Due to fast urbanizing Africa, consumption of rice is growing by six per cent annually. “Rice is important for Africa food security and the reasons are clear,” AfricaRice Center, Deputy Director General, Marco Wopereis, told IPS.
Wopereis added that “consumers like it and the consumption growth is just mind boggling as a result of population and change of preference as people in cities want food that can be prepared quickly and stored easily and rice is just perfect for that.”
Projections are that in 25 years, the world will be eating 110 million tonnes more of milled rice and one third of that will be eaten in Africa, according to him.
Grown in 40 out of 54 countries in Africa, rice is the most important agricultural activity and source of income for more than 35 million smallholder rice farmers.
However, current demand for rice is outpacing local production which covers only 60 per cent of requirements.
As a result, the continent is spending more than US$5 billion annually on importing 12.5 million tonnes of rice each year. This accounts for 32 per cent of the world’s rice imports, making Africa one of the largest rice importers in the world and a major player in the rice trade.
This situation is changing, says Wopereis, who is convinced that the rice sector represents a route out of poverty for Africa. Under its 2011-2020 Strategic Plan, AfricaRice has prioritised improving yields and the quality of rice in Africa.
“We have seen after 2008 a tremendous increase in production and good news came out of Africa we have seen yields gone up by 30 per cent reaching 2,1 tonnes on average per hectare in 2012,” he said, noting that since then yields have remained flat but production has increased in area.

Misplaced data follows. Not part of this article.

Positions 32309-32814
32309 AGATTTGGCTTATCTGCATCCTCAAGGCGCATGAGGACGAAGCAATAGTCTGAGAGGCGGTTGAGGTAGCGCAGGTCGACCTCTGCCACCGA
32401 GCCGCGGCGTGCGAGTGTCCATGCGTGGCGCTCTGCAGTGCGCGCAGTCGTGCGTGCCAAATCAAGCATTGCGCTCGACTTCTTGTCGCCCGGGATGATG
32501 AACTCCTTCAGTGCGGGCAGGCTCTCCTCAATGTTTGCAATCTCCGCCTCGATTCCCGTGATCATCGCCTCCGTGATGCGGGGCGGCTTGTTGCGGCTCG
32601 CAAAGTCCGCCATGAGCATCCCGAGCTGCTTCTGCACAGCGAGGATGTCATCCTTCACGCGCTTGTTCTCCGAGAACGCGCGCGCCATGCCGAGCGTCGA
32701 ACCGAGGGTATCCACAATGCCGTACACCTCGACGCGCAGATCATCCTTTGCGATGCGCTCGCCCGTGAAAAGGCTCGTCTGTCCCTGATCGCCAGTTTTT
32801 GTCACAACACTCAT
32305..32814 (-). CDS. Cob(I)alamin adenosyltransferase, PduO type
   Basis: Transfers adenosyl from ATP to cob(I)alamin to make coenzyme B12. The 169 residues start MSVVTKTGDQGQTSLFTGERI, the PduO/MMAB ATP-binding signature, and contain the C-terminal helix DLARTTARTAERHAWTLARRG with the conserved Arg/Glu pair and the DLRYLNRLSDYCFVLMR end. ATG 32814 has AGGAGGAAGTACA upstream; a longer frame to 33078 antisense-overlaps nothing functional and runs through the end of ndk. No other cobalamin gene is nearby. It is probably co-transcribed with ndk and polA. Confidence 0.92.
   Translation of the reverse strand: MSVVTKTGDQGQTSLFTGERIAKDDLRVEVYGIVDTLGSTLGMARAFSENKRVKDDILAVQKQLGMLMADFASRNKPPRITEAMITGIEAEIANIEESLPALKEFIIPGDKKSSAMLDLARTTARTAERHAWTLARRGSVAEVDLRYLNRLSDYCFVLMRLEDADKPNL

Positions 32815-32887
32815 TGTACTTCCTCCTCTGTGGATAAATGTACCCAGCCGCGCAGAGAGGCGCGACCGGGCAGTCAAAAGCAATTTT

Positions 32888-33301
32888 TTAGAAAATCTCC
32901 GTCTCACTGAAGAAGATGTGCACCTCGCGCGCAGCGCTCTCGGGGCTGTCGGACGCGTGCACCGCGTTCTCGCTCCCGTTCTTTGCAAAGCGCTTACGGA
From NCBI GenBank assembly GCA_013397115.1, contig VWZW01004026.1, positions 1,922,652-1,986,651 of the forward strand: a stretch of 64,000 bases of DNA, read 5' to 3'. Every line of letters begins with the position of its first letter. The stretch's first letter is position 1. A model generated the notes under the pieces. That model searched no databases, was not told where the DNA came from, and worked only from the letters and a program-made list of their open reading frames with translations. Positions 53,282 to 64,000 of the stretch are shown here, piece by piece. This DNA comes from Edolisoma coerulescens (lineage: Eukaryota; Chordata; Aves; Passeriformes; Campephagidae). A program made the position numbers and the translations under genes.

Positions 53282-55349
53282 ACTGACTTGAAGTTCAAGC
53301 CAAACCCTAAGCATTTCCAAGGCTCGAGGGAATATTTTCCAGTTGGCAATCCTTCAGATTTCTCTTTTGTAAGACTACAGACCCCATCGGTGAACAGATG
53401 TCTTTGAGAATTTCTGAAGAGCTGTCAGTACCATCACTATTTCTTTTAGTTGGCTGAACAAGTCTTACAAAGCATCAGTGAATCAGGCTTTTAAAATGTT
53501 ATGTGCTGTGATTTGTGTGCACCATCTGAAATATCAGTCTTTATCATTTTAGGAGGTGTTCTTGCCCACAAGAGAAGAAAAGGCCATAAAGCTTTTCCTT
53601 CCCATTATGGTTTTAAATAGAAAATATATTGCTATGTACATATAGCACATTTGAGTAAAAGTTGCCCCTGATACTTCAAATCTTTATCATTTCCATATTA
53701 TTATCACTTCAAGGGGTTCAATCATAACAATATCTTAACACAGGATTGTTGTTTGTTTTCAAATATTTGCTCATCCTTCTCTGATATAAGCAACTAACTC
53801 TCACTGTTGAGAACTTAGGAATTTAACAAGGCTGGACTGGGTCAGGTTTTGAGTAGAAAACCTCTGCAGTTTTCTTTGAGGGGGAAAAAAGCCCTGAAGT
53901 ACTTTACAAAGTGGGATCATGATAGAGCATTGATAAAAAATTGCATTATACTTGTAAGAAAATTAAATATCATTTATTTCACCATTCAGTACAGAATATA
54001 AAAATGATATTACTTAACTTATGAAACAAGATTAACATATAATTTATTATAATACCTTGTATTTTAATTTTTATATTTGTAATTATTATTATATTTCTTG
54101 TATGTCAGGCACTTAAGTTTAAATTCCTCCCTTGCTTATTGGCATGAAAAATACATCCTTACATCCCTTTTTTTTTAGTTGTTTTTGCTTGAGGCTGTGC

“We would need a clear investment from public and private sector sectors to boost the rice sector with enabling policies to make it work because we are currently importing more than 12 million tonnes of milled rice and if we do not increase production, we have to import more and more and we could run into the same crisis as we had in 2008,” he emphasised.
The 2008 food crisis jolted some countries in Sub Saharan Africa, forcing governments, international agencies and donors to invest in ambitious production programmes which have yielded results.
More than 200 participants comprising researchers, private sector partners especially seed partners and government representatives from over 20 African countries, Europe and Asia met in Cotonou in mid-February under the banner of the AfricaRice 2016 Science Week and Global Rice Science Partnership (GRiSP) to take stock of developments in the rice sector in 2015.
The Science Week served specifically as an annual review for reflection and planning of rice research-for-development (R4D) activities in 2016 for AfricaRice Centre and its partners around the world.
There is good news on rice research. Indigenous rice varieties have received a facelift by helping develop resilient and high yielding lines of the cereal. Cultivated for more than 3,000 years in parts of Africa, the African rice, known by its scientific name, Oryza glaberrima, is unique to the continent and has become an economic and political crop.